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Speckled bush-cricket (Leptophyes punctatissima)

Leptophyes punctatissima (Speckled bush-cricket) Speckled bush cricket - Leptophyes punctatissima

The Speckled bush cricket is a long-legged cricket, about 15mm in body length. It is bright grass-green coloured, conspicuously spotted with very dark red/black speckles. The dorsal surface of the abdomen features a brown stripe which is more pronounced in the male. A yellow-white stripe extends backwards from the eyes. The lower legs and feet are brownish. The antennae are twice as long as the body. The species is brachypterous: the male's forewings are reduced to small flaps, and those of the female are even more reduced. The hindwings are completely absent, and both males and females are flightless. The female's ovipositor is laterally compressed and curves sharply upwards. Its song is very high-pitched and barely audible to the human ear.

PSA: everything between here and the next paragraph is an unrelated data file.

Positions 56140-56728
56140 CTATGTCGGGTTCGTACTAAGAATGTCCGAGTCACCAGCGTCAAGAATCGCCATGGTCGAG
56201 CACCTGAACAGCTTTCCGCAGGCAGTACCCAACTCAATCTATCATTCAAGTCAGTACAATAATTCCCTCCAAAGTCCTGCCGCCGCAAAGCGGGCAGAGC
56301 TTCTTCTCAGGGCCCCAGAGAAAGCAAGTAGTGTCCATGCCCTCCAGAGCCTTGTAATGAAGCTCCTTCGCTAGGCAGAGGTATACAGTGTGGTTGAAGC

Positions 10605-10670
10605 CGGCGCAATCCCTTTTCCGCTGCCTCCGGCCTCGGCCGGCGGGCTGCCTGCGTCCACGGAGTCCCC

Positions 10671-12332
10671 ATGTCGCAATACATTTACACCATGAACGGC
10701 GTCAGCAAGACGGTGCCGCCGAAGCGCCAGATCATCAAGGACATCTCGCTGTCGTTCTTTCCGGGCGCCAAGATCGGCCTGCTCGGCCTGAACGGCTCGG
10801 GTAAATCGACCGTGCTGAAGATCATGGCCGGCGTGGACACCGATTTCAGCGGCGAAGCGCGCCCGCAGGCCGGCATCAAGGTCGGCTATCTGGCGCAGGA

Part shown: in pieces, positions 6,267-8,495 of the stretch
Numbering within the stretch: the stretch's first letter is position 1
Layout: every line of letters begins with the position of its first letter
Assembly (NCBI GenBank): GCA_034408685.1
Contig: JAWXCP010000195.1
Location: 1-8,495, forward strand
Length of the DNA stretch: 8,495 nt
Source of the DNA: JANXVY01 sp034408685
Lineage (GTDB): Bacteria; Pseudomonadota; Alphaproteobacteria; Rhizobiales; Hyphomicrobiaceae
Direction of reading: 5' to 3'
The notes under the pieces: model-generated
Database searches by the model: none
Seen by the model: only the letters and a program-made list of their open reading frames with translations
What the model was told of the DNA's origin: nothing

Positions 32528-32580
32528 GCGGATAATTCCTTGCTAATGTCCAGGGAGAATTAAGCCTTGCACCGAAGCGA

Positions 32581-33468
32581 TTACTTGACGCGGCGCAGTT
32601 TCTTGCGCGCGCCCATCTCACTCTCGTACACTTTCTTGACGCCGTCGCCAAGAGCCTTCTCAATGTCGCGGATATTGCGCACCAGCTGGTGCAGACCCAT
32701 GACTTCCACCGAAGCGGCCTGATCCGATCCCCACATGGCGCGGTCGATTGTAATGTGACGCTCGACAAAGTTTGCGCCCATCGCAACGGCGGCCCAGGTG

Leptophyes punctatissima is well camouflaged among vegetation and usually only seen as it hops to bright outdoor lights or windows at night. It lives on well structured vegetation, tall grasses and shrubs, being found as an adult from mid-July through to the autumn. Eggs are laid in bark and the young nymphs hatch the following spring. A common species throughout southern England and the East Midlands, it absent from the North.

Feeds on a wide range of fresh vegetation, but never a pest in gardens.

Order: Orthoptera
Family: Tettigoniidae
Genus: Leptophyes
Species: L. punctatissima

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